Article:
Staring into Your Dog's Eyes: The Power of the Human-Canine Bond

May 02, 2024

The bond between humans and their dogs is a beautiful testament to the power of companionship. The simple act of gazing into your dog's eyes can strengthen this bond, promote mutual understanding, and offer a host of emotional and health benefits.

woman and her pug gazing into each other's eyes

Have you ever caught yourself gazing into your dog's eyes and felt an overwhelming sense of affection? You're not alone. There's a scientific explanation behind this powerful human-canine bond, linked to a hormone called oxytocin. Here we delve into the science of gazing into your dog's eyes and the benefits of this bonding activity.

Understanding the Human-Dog Bond

The bond between humans and their dogs is not merely emotional. Recent research indicates that this connection has deep roots in our biology. It turns out that when a person and their dog gaze into each other's eyes, both experience a rise in oxytocin levels, the hormone associated with love and bonding. This is similar to the oxytocin feedback loop observed between a mother and her child.

"It's an incredible finding that suggests that dogs have hijacked the human bonding system," says Brian Hare, an expert on canine cognition at Duke University.

The Role of Oxytocin in Bonding

Oxytocin, often referred to as the "love hormone," plays a significant role in establishing and strengthening social bonds. It's largely responsible for the emotional connection between a mother and her newborn child. The same hormone is also at work when humans interact with their dogs. When a person and their dog lock eyes, the human's oxytocin levels increase, leading the dog to reciprocate the gaze, which in turn causes the human's oxytocin levels to rise even further, creating a positive feedback loop.

The Power of Mutual Gazing

A study conducted by Takefumi Kikusui, an animal behaviorist at Azabu University in Sagamihara, Japan, explored the impact of mutual gazing between humans and their dogs. The researchers found that dog owners who spent more time gazing into their dogs' eyes experienced a 300% increase in oxytocin levels. Similarly, the dogs also showed a significant rise in oxytocin levels.

"I love my dogs, and I always feel that they're more of a partner than a pet," Kikusui says.

The Oxytocin Effect in Dogs

In a follow-up experiment, the researchers administered a nasal spray of oxytocin to the dogs before they interacted with their owners. The results were intriguing. Female dogs that received the oxytocin spray spent 150% more time gazing into their owners' eyes, leading to a 300% spike in the owners' oxytocin levels.

These findings suggest that human-dog interactions trigger the same type of oxytocin feedback loop seen between mothers and their infants, which may explain why we feel so close to our dogs.

The Evolutionary Significance of the Human-Dog Bond

The oxytocin feedback loop may have played a crucial role in the domestication of dogs. As wolves evolved into dogs, those capable of forming bonds with humans would have been more likely to receive care and protection. Conversely, humans may have evolved the ability to reciprocate this bonding, extending the maternal bonding system to a new species.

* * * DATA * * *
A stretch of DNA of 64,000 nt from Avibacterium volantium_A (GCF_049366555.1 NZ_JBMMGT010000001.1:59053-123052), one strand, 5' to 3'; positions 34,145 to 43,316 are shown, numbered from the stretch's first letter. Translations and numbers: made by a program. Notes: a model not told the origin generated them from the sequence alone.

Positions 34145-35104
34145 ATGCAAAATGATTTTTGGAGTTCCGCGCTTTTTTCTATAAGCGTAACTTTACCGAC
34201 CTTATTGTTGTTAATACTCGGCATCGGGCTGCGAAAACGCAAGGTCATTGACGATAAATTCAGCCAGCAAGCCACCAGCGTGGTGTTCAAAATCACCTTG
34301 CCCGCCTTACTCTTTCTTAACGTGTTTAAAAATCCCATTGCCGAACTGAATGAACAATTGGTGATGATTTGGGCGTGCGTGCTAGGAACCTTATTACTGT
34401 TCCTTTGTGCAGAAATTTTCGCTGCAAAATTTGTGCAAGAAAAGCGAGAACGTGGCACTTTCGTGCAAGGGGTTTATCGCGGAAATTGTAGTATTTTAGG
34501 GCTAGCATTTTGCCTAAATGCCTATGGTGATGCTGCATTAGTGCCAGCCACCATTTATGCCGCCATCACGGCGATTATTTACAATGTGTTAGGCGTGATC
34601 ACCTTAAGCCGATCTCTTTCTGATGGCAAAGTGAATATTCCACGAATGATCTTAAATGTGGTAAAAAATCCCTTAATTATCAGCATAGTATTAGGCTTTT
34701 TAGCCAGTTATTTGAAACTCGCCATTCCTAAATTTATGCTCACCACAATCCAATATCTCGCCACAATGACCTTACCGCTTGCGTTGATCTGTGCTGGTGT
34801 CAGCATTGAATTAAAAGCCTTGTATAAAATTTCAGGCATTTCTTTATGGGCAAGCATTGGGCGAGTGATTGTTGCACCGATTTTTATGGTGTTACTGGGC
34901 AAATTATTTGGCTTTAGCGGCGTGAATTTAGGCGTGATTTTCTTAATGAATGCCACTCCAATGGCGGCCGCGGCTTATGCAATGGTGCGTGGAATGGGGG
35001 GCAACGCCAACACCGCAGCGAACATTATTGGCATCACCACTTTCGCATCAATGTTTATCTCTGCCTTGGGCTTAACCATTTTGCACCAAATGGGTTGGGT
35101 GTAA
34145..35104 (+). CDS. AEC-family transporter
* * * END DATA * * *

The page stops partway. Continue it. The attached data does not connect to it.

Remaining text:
"I definitely think oxytocin was involved in domestication," says Jessica Oliva, a Ph.D. student at Monash University in Melbourne, Australia.

 

black and white photograph of a puppy staring, locking eyes with you

The Psychological Benefits of the Human-Dog Bond

The bond between humans and their dogs isn't just about petting and playing fetch. Dogs seem to understand us in ways that no other animal does. They can read our intentions and emotions and respond in kind. This shared understanding and mutual affection can have profound psychological benefits.

"Pets alleviate social isolation because they are another living being to talk to, to care for, feed, take on walks, etc., and who we perceive loves us unconditionally and without judgment," says Katherine Compitus, a licensed clinical social worker and animal behaviorist.

The Health Benefits of the Human-Dog Bond

The human-dog bond isn't just emotionally rewarding; it can also have tangible health benefits. Interacting with dogs has been shown to lower cortisol levels in humans, reducing stress. Moreover, owning a dog has been linked to increased physical activity, improved cardiovascular health, and even longer life expectancy.

"We have found that dog owners fare better after a myocardial infarction (heart attack) or stroke, and the differences were largest in the single household group," says Tove Fall, a professor in molecular epidemiology at Uppsala University in Uppsala, Sweden.

The Bond Extends Beyond Dogs

While dogs are the most studied pets, other animals—such as cats and horses—have also evolved alongside humans and are capable of forming special attachments to people. These bonds are likely to be mediated by similar physiological mechanisms, including the oxytocin feedback loop.

"In the case of dogs, the most ancient domestic species, the domestication process has influenced dog behavior, making these animals skillful in following human communication," says Marta Borgi, a researcher at the Center for Behavioral Sciences and Mental Health, Istituto Superiore di Sanità, Rome, Italy.

 

The bond between humans and their dogs is a beautiful testament to the power of companionship. The simple act of gazing into your dog's eyes can strengthen this bond, promote mutual understanding, and offer a host of emotional and health benefits. So, the next time you find yourself staring into your dog's eyes, remember—you're not just expressing your love; you're also participating in a profound biological process that's been millions of years in the making.